In the News
May 10, 2021 | Economics, Policy & Governance, Toxicology
October 5, 2020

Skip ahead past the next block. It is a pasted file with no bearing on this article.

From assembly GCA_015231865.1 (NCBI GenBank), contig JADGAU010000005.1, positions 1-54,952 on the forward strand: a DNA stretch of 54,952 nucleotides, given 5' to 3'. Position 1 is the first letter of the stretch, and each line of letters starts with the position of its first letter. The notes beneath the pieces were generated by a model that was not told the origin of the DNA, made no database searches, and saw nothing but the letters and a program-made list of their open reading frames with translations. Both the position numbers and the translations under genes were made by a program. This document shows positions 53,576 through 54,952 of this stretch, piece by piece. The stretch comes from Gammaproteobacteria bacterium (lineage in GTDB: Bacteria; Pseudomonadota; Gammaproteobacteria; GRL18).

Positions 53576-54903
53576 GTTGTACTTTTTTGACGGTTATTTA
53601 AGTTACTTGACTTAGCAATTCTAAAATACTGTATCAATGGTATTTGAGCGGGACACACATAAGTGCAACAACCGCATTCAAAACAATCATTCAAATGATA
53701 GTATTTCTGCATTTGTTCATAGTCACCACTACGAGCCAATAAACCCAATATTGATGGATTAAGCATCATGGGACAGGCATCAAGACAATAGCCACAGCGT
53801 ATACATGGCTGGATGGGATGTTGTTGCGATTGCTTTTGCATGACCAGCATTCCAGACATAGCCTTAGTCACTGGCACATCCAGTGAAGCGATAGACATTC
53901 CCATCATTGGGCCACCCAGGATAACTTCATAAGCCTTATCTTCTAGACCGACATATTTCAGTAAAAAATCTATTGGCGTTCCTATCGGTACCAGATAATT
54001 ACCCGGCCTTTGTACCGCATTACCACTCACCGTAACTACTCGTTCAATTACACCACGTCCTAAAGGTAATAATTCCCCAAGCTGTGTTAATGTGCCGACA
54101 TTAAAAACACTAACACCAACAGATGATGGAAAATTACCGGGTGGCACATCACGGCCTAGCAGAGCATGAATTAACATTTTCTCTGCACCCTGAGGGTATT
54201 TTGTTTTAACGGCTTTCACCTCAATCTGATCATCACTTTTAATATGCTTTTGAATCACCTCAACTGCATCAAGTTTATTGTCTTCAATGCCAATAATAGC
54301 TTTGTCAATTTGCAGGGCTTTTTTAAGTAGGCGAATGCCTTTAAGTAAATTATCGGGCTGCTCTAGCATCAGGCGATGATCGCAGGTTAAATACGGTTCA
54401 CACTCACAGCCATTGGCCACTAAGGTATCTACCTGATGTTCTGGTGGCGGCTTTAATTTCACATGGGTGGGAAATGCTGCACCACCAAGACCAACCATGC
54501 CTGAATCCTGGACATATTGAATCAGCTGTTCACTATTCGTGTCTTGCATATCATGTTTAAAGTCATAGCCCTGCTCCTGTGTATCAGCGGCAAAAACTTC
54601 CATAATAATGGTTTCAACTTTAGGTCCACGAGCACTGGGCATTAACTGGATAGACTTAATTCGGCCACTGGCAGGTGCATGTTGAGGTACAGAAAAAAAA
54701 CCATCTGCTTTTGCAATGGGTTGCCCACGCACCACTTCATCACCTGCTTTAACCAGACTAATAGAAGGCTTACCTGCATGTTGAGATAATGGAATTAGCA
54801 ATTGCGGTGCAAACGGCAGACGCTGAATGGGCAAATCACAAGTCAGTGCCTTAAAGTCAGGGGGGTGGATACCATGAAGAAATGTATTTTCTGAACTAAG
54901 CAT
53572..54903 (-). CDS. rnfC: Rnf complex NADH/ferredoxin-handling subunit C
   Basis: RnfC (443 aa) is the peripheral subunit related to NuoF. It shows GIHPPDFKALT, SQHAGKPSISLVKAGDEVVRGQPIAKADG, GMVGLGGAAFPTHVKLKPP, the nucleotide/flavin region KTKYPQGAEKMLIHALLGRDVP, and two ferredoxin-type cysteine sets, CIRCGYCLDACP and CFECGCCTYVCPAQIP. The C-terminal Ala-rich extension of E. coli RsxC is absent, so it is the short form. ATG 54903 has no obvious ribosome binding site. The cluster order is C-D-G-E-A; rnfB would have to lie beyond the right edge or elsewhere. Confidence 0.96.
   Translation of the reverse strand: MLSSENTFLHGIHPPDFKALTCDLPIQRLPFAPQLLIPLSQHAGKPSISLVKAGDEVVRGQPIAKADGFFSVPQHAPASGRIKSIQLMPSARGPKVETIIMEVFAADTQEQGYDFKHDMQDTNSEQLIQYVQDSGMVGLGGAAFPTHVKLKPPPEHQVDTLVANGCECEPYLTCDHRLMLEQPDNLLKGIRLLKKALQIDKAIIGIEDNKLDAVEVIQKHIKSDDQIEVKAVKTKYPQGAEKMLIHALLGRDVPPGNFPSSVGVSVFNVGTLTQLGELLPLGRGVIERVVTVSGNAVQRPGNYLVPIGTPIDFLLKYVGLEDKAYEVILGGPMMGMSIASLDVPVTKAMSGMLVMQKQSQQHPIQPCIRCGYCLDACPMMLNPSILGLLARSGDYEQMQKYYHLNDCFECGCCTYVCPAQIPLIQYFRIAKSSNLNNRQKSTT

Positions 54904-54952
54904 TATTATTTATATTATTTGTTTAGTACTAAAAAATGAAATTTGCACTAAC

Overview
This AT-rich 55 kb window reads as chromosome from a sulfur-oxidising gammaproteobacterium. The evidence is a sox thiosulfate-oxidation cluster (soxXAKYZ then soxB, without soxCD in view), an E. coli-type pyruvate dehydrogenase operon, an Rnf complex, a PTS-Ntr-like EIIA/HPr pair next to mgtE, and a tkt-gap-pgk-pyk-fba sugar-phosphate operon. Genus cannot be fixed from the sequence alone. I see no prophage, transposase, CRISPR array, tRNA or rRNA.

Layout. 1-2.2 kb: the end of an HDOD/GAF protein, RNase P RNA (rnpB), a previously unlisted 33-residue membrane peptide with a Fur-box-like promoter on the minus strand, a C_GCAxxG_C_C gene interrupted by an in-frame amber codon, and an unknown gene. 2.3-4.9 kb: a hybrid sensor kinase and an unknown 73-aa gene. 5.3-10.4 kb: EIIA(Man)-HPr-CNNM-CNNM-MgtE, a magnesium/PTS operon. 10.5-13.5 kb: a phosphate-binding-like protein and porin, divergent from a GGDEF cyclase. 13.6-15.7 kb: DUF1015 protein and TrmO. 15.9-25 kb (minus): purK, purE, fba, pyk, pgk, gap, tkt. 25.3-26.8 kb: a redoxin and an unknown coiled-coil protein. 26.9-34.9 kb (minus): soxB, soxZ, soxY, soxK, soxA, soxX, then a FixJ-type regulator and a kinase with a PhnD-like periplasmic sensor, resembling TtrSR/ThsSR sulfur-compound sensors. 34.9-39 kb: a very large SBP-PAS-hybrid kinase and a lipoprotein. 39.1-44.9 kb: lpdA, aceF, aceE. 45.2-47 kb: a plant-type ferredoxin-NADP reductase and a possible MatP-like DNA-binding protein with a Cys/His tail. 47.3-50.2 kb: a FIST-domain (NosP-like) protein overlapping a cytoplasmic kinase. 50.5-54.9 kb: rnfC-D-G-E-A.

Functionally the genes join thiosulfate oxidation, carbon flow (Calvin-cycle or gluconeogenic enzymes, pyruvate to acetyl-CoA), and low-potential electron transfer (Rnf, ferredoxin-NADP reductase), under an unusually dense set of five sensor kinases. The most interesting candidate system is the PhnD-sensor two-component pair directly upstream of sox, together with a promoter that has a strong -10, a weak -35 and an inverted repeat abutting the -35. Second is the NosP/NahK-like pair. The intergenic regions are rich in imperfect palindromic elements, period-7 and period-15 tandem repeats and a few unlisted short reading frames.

Gabriel G. Katul received his B.E. degree in 1988 at the American University of Beirut (Beirut, Lebanon), his M.S. degree in 1990 at Oregon State University (Corvallis, OR) and his Ph.D degree in 1993 at the University of California in Davis (Davis, CA). He currently holds the Paul M. Gross distinguished Professor of Hydrology and Micrometeorology at the Department of Civil and Environmental Engineering at Duke University (Durham, NC). He was a visiting fellow at University of Virginia (USA) in 1997, the Commonwealth Science and Industrial Research Organization (Australia) in 2002, the University of Helsinki (Finland) in 2009, the FulBright-Italy Distinguished Fellow at Politecnico di Torino (Italy) in 2010, the École polytechnique fédérale de Lausanne (Switzerland) in 2013, Nagoya University (Japan) in 2014, University of Helsinki (Finland) in 2017, the Karlsruher Institute for Technology (Germany) in 2017, and Princeton University (USA) in 2020. He received several honorary awards, including an honorary certificate by La Seccion de Agrofisica de la Sociedad Cubana de Fisica in Habana (in 1998), the Macelwane medal and became thereafter a fellow of the American Geophysical Union (in 2002), the editor’s citation for excellence in refereeing from the American Geophysical Union (in 2008), the Hydrologic Science Award from the American Geophysical Union (in 2012), the John Dalton medal from the European Geosciences Union (in 2018), and the Outstanding Achievements in Biometeorology Award from the American Meteorological Society (in 2021) and later became a fellow of the American Meteorological Society (in 2024). Katul was elected to the National Academy of Engineering (in 2023) for his contributions in eco-hydrology and environmental fluid mechanics. He served as the Secretary General for the Hydrologic Science Section at the American Geophysical Union (2006-2008). His research focuses on micro-meteorology and near-surface hydrology with emphasis on heat, momentum, carbon dioxide, water vapor, ozone, particulate matter (including aerosols, pollen, and seeds) and water transport in the soil-plant-atmosphere system as well as their implications to a plethora of hydrological, ecological, atmospheric and climate change related problems.